After some investigation and general hair-pulling the solution seems to be HTML2PDF. DOMPDF did a terrible job with tables, borders and even moderately complex layout and htmldoc seems reasonably robust but is almost completely CSS-ignorant and I don't want to go back to doing HTML layout without CSS just for that program.
HTML2PDF looked the most promising but I kept having this weird error about null reference arguments to node_type. I finally found the solution to this. Basically, PHP 5.1.x worked fine with regex replaces (preg_replace_*) on strings of any size. PHP 5.2.1 introduced a php.ini config directive called pcre.backtrack_limit. What this config parameter does is limits the string length for which matching is done. Why this was introduced I don't know. The default value was chosen as 100,000. Why such a low value? Again, no idea.
A bug was raised against PHP 5.2.1 for this, which is still open almost two years later.
What's horrifying about this is that when the limit is exceeded, the replace just silently fails. At least if an error had been raised and logged you'd have some indication of what happened, why and what to change to fix it. But no.
So I have a 70k HTML file to turn into PDF. It requires the following php.ini settings:
- pcre.backtrack_limit = 2000000; # probably more than I need but that's OK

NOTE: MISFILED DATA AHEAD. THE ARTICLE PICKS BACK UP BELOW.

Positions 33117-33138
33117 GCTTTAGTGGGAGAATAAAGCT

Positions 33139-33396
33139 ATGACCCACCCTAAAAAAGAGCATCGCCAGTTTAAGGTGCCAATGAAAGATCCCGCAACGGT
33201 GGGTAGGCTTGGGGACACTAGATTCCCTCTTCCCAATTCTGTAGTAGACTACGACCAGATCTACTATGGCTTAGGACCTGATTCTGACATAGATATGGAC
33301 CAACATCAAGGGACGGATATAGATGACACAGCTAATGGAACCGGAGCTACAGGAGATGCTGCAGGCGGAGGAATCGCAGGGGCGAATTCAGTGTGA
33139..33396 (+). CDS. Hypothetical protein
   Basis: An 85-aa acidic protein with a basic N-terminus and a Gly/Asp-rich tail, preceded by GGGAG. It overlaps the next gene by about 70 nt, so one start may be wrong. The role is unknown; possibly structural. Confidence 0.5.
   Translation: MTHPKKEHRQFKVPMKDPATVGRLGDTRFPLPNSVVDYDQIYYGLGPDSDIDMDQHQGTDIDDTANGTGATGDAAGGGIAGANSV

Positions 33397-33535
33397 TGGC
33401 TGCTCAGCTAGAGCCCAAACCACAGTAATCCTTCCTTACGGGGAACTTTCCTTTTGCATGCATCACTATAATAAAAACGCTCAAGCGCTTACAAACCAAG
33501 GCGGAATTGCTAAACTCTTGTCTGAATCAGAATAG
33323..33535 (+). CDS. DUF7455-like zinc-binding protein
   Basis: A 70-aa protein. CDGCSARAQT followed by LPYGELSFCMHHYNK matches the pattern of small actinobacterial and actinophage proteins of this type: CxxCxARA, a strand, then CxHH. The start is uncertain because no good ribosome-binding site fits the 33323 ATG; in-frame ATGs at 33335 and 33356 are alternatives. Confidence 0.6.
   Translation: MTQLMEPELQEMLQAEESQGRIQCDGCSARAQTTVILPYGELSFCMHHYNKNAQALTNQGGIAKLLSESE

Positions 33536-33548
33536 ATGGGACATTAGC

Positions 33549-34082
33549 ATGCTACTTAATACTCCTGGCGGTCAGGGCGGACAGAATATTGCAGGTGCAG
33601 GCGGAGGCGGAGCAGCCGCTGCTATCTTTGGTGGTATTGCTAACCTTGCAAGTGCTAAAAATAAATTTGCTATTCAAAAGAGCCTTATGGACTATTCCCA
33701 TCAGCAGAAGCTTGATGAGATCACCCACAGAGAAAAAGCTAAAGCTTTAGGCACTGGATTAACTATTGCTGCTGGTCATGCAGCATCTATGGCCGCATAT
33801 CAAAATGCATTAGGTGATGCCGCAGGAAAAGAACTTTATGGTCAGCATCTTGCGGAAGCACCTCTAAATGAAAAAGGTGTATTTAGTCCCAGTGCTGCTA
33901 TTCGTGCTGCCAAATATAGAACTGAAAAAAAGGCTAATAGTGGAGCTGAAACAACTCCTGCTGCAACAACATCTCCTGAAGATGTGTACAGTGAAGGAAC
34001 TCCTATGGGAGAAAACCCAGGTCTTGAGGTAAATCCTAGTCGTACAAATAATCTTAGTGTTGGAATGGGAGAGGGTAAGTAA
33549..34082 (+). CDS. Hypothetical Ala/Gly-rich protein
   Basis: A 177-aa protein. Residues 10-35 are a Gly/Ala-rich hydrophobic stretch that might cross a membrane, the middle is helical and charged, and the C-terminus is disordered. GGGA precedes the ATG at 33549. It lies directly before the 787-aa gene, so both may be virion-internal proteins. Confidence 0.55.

- memory_limit = 1024M; # yes, one gigabyte; and
- max_execution_time = 600; # yes, 10 minutes.
Now the astute reader may have noticed that my HTML file is smaller than 100k. The only reason I can guess as to why I hit this problem is that html2pdf does a conversion into xhtml as part of the process. Perhaps that took me over (although nearly 50% bloat seems odd). Whatever the case, the above worked.
Now, html2pdf is a resource hog. My 70k file takes approximately 5 minutes and at least 500-600M of RAM to create a 35 page PDF file. Not quick enough (by far) for a real-time download unfortunately and the memory usage puts the memory usage ratio in the order of 1000-to-1 (600M of RAM for a 70k file), which is utterly ridiculous.
Unfortunately, that's the best I've come up with.